This post originally appeared on Wamda.com
The Arab World’s overdue awakening is now irreversible and unstoppable. This was the feeling that dominated the 5th Harvard Arab Weekend (HAW), which took place this weekend across Harvard University. Under the theme Arab (R)evolution: What’s Next?, the weekend brought together more than 600 participants in what is the largest pan-Arab conference in North America. In place of the usual royals and government figures, this year’s conference showcased opposition figures, rebel leaders, and young activists – in whose hands lies the future of the region.
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Time Magazine Cover - Feb 2011
Last week the founders of Arab Development Initiative (@ADInitiative), a student initiative out of McGill, came and pitched their project at the Harvard Kennedy School of Government.
The idea is simple: connect Arab students among themselves at the Envision Arabia Summit and facilitate the creation of a network of youth interested in challenging development issues in the Arab world.
Another initiative specific to Egypt is happening later this year in Cambridge: Egypt NEGMA (@EgyptNegma). (Negma means “star” in Egyptian Arabic). This conference will bring together social entrepreneurs who would compete for seed funding to implement their project in Egypt.
And then of course there is the Harvard Arab Weekend happening in November across Harvard University (more on that one later!)
Whatever comes out of these initiatives, one thing is undeniable: after years of apathy, the revolution(s) have made us miss home and long for being part of the change.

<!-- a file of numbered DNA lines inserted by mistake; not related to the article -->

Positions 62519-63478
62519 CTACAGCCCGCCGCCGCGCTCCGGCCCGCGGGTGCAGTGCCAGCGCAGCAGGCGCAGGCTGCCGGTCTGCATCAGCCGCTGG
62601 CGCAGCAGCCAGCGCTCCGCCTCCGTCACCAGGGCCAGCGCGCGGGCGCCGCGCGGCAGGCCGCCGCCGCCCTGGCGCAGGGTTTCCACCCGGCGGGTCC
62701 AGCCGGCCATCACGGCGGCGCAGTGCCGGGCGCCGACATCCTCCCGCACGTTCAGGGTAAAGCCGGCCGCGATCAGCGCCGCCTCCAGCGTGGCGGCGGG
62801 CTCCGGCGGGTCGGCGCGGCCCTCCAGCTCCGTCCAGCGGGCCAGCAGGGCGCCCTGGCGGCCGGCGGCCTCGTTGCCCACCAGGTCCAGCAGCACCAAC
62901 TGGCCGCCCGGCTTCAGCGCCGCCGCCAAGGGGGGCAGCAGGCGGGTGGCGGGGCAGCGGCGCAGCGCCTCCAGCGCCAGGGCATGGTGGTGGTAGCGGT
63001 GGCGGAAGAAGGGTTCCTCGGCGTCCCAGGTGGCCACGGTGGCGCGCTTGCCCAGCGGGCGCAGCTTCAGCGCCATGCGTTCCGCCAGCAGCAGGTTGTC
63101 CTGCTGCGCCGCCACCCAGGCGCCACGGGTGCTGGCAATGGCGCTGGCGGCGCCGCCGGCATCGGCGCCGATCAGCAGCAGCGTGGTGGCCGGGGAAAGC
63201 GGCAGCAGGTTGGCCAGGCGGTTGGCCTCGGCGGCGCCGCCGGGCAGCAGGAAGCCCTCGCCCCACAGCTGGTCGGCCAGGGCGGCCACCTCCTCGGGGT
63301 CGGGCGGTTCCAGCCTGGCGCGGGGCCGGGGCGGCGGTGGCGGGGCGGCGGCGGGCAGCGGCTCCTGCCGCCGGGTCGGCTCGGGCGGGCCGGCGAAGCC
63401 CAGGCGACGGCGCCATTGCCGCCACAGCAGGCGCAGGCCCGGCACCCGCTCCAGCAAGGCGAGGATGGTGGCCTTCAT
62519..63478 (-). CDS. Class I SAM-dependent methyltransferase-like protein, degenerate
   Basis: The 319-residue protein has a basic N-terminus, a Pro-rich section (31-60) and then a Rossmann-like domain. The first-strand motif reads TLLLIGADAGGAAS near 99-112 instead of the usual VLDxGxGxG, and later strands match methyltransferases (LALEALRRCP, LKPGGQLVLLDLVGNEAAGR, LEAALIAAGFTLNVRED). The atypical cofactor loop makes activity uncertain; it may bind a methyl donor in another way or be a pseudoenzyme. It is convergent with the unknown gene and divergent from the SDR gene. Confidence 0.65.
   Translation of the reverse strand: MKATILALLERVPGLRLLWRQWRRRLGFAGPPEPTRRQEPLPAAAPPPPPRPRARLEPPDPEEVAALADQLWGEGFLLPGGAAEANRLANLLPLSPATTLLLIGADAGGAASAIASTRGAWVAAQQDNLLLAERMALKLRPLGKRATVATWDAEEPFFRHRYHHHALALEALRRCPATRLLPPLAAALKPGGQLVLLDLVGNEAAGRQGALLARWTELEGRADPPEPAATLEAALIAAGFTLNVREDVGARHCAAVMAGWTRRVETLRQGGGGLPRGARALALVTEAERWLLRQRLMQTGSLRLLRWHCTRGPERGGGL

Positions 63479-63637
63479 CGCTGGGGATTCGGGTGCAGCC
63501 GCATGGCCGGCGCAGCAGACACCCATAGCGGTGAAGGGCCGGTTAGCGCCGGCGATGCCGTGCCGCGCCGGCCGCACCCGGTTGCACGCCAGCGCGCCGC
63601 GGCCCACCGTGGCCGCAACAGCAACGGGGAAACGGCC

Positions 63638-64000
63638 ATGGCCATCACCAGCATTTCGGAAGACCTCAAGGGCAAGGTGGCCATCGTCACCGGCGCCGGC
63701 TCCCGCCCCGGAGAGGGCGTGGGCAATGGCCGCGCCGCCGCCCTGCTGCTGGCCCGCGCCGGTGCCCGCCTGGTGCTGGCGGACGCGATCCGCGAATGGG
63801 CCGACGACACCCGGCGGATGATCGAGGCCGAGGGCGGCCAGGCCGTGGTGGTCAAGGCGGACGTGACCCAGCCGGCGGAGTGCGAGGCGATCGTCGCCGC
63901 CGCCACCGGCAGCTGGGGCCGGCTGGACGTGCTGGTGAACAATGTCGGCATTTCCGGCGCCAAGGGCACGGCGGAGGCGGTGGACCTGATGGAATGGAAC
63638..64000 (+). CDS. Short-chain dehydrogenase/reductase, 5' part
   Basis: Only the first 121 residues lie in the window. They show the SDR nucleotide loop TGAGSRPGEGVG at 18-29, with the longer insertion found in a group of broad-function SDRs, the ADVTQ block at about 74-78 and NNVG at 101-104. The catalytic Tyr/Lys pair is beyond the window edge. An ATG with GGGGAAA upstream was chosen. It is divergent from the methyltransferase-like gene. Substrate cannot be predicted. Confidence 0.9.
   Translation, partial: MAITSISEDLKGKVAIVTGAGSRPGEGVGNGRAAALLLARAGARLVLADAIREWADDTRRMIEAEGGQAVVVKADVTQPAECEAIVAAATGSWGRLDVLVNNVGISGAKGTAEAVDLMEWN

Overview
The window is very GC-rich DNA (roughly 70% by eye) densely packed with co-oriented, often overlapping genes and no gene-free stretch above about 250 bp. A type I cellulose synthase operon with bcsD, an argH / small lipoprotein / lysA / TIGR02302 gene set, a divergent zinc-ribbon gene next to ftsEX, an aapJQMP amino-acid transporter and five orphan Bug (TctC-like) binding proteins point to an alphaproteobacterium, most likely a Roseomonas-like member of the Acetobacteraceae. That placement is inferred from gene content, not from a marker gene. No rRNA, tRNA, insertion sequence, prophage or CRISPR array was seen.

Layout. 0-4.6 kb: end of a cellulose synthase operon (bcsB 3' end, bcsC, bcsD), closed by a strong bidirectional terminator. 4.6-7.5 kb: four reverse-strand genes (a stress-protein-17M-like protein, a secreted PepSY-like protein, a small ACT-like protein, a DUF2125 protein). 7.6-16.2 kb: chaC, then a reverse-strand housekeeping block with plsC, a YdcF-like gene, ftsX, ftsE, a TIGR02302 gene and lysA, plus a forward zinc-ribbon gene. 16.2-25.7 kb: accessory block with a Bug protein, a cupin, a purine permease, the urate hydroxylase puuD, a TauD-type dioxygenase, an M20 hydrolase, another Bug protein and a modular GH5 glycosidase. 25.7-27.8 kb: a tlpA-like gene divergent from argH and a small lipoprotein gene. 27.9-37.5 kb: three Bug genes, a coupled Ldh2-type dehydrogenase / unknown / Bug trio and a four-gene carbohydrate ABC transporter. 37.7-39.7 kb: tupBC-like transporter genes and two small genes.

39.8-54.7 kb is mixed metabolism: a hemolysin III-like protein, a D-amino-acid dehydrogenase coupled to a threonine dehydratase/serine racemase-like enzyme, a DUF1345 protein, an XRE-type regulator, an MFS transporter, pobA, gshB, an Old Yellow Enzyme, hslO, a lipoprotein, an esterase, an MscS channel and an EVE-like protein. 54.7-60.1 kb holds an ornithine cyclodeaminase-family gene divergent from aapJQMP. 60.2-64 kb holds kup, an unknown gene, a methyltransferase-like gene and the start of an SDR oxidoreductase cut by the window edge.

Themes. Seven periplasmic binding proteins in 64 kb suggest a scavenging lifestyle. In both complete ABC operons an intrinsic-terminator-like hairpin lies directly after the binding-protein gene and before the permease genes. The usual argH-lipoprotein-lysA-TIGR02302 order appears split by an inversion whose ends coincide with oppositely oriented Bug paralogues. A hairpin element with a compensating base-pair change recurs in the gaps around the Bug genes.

On my 2nd day here, I found it hilarious that I could chat in Lebanese to the supermarket owner in Monrovia (he, on the other hand was completely unfazed). It turns out there are thousands of them all over this place. They own hotels, restaurants, drycleaners, construction companies – you name it. They first came during the 19th century, as part of a wave of immigration fleeing the rough conditions of the Ottoman Empire. Their number reached 10,000 before the Liberian civil war and is estimated at 4,000 today.
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In the early 19th century, the US abolitionist movement designated Liberia’s coast as the spot to resettle freed American slaves. It is said that officials of the American Colonization Society forced a treaty upon a local king at Cape Mesurado (present-day Monrovia).
And so Liberia was founded in 1847 by Black American settlers.
Perhaps unsurprisingly given their own brutal past, the former slaves enslaved the autochthones and went on to monopolize Liberian politics for two centuries. This layed the groundwork for inequalities so deep, that they triggered the 1989-2003 civil war.
Some Liberians think that reconciliation should start where it all started – by revising the symbols of the nation.
“Do we want an emblem that represents only 10% of our population? Do we want a flag that looks like the 52nd star of the flag of the ‘colonizers’?”
Liberia’s Governance Commission is tackling some of these issues as part of developing Liberia’s National Vision 2030.
How can policy makers help heal some of the deep wounds inflicted by the civil war without rekindling explosive tensions?
In Lebanon to a large extent, we’ve adopted the Ostrich policy. The reconciliation process “mousalaha” has been scattered and incomplete. As an illustration of the lack of collective memory, our official history book taught in public schools omits to mention the civil war. Given the persistent tensions and lack of common national vision, I’d say the Ostrich strategy does not work so well…
Curious and hopeful to see what would come out of the introspective work that Liberia is doing!
Liberia’s civil war ended in 2003 after fourteen bloody years that left the country in shatters.
I was born during the fifteen-year long Lebanese civil war and grew up witnessing my country’s imperfect reconstruction process. Twenty years after the end of our war, this process has resulted in a deeply unequal society and a government chronically unable to provide basic services to its citizens, even as Lebanon now classifies as a middle-income country.
Liberia is now firmly transitioning from emergency humanitarian aid to development planning. The coming years are crucial in setting the country on the track of permanent peace and sustainable development.
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